The Forum agreed that the editor certainly has enough grounds to issue an expression of concern. However, most agreed with the suggestion that the editor should submit a formal request for an investigation to be carried out by the institution. If the investigation provides evidence of misconduct, then the editor should retract the paper.
However, some of the Forum argued that there are already grounds for retraction and that retraction is justified on the basis of the lack of appropriate protocol, lack of trial registration and possible lack of ethics committee approval. Hence, although ideally a formal investigation should be conducted and the editor should wait for the outcome, if the institution does not respond or if the response is unsatisfactory, the editor should retract the paper anyway.
The editor wrote to the co-chair of the institution to ask for a formal investigation, and received an acknowledgement to say this would be done. The editor has not yet received any further details from them but is following up to find out more.
The journal plans to issue an expression of concern and have had to set up the ability to do this as a new type of article in their production systems.
Follow up (December 2011):
We heard from the institution's investigation committee, which determined that the trial had not been conducted by the authors of the paper published in our journal. Rather, the authors of our paper had received samples from the investigators who had conducted the trial, and were reporting results of analyses done on those samples. The individual named in the investigation committee report as the principal investigator for the trial was not named in the manuscript published in our journal, either as an author or as an acknowledged person. The investigation committee reported that the oversight and conduct of the trial had been appropriate, but that ethics approval had in fact been given by a different ethics committee from the one named in the manuscript published.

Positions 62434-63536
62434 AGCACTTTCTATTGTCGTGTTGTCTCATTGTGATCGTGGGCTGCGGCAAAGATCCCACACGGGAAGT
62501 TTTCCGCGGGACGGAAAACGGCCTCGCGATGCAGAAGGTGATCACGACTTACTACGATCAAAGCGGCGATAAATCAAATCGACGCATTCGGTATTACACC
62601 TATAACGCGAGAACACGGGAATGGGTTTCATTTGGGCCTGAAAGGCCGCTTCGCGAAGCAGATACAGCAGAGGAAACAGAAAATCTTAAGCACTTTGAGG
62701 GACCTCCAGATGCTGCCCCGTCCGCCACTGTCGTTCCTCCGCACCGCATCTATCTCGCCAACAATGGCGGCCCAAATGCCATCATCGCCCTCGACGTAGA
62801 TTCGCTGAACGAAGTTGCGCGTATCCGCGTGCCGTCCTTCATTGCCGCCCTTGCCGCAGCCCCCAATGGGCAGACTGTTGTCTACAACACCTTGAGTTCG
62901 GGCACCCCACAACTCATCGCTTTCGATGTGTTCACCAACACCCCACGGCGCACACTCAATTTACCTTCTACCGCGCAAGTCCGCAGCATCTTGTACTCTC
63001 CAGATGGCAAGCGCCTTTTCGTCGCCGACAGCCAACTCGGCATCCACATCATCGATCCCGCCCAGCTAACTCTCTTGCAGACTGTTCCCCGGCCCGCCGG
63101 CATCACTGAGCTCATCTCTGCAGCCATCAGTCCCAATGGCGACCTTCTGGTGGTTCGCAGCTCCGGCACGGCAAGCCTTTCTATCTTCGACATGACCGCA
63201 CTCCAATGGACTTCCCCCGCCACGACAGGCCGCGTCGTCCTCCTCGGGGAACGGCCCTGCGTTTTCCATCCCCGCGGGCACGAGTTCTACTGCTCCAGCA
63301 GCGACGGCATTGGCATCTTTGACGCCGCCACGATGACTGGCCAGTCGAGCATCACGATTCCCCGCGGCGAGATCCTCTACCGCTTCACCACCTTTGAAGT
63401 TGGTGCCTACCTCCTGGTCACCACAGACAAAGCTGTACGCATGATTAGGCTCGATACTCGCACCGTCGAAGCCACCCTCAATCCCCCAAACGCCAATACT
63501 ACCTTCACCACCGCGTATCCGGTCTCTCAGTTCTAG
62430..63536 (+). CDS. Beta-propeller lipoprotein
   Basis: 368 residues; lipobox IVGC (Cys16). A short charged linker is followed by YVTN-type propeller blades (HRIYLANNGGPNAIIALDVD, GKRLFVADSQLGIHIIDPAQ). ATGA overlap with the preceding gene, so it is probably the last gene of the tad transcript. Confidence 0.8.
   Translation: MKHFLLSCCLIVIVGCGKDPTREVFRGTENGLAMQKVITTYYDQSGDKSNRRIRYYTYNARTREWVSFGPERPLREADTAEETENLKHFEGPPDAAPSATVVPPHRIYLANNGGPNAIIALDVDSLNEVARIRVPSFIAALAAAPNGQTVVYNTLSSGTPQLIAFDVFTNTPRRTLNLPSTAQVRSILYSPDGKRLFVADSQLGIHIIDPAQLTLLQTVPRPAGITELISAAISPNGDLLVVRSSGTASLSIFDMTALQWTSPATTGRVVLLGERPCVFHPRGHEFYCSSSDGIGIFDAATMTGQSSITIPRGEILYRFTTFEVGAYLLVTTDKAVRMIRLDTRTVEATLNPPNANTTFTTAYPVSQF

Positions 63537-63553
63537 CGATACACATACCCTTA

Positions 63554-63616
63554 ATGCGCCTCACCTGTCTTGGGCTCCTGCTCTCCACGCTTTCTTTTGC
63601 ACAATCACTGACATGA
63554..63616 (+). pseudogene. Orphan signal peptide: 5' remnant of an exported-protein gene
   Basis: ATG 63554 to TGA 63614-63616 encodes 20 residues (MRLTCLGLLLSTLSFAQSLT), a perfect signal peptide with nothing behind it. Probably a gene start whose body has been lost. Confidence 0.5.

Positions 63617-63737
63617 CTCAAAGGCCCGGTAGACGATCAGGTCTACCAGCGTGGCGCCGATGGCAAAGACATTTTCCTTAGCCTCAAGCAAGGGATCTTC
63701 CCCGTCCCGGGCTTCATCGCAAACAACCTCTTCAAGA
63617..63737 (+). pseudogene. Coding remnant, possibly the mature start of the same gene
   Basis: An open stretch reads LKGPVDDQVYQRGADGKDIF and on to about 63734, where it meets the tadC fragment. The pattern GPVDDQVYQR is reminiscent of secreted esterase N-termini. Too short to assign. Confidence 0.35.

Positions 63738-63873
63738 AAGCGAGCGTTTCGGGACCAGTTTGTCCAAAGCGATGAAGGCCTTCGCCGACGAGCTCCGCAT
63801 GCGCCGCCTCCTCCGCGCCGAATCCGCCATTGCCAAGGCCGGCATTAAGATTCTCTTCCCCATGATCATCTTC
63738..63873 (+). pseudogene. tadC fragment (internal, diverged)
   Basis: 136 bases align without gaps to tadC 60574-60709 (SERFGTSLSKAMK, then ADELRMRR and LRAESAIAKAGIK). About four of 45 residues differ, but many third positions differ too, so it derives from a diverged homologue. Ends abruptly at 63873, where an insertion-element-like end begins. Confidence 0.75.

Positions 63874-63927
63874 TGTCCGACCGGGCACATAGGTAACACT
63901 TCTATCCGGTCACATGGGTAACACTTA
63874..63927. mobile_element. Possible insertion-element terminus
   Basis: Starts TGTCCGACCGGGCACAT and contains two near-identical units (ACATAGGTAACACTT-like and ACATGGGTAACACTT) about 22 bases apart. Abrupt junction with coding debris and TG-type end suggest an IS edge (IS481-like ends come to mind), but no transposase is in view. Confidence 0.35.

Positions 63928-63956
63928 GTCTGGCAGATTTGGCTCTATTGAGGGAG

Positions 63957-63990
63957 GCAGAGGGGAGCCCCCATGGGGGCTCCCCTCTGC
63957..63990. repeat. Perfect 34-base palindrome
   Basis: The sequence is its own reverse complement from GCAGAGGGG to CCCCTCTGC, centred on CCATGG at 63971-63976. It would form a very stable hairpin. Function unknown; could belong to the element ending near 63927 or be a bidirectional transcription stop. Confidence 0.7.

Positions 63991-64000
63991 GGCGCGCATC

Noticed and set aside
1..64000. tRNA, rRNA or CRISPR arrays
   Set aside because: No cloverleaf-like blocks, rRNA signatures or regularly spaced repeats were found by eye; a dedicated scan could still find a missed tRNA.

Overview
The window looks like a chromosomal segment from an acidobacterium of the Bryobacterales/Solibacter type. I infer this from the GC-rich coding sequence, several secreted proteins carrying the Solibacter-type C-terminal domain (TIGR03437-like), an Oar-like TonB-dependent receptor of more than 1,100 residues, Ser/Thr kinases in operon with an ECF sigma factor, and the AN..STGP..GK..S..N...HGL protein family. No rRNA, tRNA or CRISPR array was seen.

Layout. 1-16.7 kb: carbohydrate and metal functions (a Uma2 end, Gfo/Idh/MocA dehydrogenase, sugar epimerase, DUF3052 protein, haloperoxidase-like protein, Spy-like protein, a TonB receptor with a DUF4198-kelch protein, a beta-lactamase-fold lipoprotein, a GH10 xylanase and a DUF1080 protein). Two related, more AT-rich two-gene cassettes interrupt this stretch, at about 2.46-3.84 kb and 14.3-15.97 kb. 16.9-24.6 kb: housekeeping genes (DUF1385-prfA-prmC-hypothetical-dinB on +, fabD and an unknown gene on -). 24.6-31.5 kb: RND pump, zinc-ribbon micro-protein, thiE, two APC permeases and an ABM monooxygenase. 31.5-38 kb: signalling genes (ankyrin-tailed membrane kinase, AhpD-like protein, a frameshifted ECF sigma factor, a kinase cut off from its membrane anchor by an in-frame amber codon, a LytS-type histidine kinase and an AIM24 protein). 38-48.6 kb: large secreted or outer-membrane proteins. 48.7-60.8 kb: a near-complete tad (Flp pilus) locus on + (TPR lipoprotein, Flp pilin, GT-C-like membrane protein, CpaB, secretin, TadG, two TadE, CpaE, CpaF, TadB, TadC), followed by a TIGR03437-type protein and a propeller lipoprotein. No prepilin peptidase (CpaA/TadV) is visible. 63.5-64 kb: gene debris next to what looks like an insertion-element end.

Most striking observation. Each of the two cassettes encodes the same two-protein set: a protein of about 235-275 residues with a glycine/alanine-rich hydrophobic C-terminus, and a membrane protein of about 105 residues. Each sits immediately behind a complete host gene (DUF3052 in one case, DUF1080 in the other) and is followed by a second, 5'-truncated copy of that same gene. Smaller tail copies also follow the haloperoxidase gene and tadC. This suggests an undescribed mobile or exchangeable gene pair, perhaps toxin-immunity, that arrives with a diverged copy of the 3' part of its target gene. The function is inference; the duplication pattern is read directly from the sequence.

The investigation committee reported that the trial, funded by a commercial company, had in fact been carried out at the company, recruiting as participants employees of the company. We were not aware of this fact when we published the paper and the setting and participant recruitment for the trial were not well described in the manuscript. The investigation committee reported that they would not have expected this study to have been registered as a trial, bearing in mind their country's local laws. This was because the intervention used in the trial was an approved medicinal product —essentially it was a postmarketing study. In that country, such studies do not need to be registered.
The journal editors have decided to proceed with an expression of concern, noting that the ethics committee named in the paper as giving approval in fact did not, and that a different ethics committee gave approval. We plan to describe the setting for recruitment of participants and state that the company employees were participants. We would like to state that the trial was not registered and should have been, under our journal's criteria and ICMJE criteria, even though it may not have been a legal requirement in that country.